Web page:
New Delhi: Now that we are done falling over each other to congratulate the Aam Aadmi Party and showering them with largely-deserved laurels, we can perhaps spend some time to analyse what the AAP phenomenon means for politics in India.
That this was a stunning debut cannot be denied, but it's not unique in the Indian political context. NT Rama Rao and his Telegu Desam had a far more impressive debut winning a massive majority in his first attempt and VP Singh fought a national campaign as "Mr Clean", promising to clean up the system if brought to power.
VP Singh came a cropper almost as soon as he started and the Telegu Desam remained confined to Andhra Pradesh in spite of its short-lived ambition to transform Telegu Desam into Bharat Desam.
That having been said, the AAP phenomenon is forcing political parties to make adjustments.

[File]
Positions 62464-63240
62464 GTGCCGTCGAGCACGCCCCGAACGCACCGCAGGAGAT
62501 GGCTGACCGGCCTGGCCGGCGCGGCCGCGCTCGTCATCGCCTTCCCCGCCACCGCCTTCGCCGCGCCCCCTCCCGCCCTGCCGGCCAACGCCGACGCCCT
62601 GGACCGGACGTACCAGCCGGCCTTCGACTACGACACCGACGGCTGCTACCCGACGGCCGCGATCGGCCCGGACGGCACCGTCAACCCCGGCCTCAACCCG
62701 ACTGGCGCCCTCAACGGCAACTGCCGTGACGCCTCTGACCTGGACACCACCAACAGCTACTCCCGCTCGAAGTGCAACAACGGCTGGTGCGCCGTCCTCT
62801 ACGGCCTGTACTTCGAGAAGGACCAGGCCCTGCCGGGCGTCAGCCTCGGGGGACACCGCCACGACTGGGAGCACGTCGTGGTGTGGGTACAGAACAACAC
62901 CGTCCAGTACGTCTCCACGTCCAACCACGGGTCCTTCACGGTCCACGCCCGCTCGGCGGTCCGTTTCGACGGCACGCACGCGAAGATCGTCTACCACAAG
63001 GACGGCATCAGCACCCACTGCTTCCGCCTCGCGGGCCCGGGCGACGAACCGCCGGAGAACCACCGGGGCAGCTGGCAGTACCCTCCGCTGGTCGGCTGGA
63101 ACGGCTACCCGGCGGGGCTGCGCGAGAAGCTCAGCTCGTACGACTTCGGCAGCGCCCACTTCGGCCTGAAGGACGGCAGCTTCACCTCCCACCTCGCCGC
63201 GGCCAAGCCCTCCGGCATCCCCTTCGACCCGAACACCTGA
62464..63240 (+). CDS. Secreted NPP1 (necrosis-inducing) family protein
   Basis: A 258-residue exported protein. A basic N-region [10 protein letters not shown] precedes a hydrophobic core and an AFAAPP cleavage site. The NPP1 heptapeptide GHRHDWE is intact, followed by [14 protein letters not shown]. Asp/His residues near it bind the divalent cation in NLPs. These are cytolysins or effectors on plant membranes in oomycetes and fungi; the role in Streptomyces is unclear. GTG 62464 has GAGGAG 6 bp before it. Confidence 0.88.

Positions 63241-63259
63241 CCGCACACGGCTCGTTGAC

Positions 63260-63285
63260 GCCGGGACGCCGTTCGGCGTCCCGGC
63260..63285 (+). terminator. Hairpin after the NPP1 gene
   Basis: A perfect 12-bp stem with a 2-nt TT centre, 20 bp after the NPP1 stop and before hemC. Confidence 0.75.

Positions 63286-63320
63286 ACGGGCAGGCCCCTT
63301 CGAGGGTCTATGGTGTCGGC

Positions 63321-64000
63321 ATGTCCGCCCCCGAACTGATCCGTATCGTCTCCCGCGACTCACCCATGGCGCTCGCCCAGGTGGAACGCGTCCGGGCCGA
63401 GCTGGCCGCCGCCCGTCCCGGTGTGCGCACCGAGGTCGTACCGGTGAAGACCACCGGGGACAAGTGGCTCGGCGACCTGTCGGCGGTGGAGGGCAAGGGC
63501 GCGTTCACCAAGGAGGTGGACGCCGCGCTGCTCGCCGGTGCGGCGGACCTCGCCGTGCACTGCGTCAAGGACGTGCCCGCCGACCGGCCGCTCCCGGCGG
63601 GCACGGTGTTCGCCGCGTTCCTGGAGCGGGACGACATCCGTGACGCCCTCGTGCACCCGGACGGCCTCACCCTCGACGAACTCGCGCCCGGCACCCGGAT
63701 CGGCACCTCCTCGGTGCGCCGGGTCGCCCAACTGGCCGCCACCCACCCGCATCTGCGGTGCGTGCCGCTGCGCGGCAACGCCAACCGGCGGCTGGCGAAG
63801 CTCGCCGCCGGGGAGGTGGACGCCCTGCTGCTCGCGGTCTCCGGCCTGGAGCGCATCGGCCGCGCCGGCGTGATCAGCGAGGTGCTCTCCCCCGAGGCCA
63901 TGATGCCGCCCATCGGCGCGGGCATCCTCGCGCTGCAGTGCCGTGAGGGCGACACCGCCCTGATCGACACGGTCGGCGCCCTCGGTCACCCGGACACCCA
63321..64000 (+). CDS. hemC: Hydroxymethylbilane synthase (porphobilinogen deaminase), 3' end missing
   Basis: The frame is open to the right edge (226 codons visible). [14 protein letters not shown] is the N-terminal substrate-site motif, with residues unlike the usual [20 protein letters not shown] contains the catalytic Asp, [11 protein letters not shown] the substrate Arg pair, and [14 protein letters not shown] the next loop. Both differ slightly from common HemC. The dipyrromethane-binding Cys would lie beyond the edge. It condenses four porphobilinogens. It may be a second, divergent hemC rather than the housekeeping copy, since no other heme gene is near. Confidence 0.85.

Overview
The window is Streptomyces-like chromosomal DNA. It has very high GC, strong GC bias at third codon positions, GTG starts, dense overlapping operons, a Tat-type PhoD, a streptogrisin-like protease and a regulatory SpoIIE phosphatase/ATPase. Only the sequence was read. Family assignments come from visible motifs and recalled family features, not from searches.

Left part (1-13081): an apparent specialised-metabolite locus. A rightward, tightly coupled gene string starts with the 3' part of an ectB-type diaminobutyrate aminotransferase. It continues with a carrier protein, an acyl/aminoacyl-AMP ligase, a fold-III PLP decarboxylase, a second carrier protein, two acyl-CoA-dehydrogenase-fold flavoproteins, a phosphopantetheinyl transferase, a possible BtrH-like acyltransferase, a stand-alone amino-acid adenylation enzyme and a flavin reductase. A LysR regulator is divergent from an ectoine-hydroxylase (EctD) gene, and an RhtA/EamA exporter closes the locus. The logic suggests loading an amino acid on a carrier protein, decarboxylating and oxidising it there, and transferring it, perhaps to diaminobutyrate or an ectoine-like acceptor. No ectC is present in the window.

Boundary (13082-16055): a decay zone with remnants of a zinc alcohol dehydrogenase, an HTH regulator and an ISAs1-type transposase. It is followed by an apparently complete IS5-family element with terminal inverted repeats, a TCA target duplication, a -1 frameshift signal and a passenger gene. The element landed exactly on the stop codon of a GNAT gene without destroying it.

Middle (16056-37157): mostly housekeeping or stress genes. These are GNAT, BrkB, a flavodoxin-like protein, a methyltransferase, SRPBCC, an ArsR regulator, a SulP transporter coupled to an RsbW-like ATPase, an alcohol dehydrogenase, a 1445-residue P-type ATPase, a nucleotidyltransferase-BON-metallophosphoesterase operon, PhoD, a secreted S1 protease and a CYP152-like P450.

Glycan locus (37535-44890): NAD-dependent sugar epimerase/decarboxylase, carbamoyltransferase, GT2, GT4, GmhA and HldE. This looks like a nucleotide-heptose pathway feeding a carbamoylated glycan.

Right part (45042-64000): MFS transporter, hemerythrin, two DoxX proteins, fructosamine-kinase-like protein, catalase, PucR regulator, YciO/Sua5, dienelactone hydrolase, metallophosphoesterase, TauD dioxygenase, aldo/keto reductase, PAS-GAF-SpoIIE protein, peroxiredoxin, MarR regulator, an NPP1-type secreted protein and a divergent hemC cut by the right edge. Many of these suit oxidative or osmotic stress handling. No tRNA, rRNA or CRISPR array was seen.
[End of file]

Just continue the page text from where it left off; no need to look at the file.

The BJP is making no attempt to form a government in Delhi, even risking a fresh election in a few months and this can be put down to AAP. The BJP can't afford to appear to be power-hungry in the face of AAP being seen to be running away from power.
Political parties, if faced with an AAP alternative, will be more careful about the kinds of candidates they put up. AAP has shown that it can be a credible alternative cutting across social and economic strata. AAP's use of social media and more transparent fund collection methods will also force a rethink regarding traditional methods.
The true test of AAP however will be how they govern should they win an election. They can't play the role of opposition forever. For parties like mine, we need to realise we can't morph ourselves into AAP, our DNA is too different for us to transform so dramatically.
Builders will tell you that it's easier to build a new building than it is to renovate an old structure. The same is true for political parties. So while we can learn from how the AAP functions, becoming another AAP won't work for us.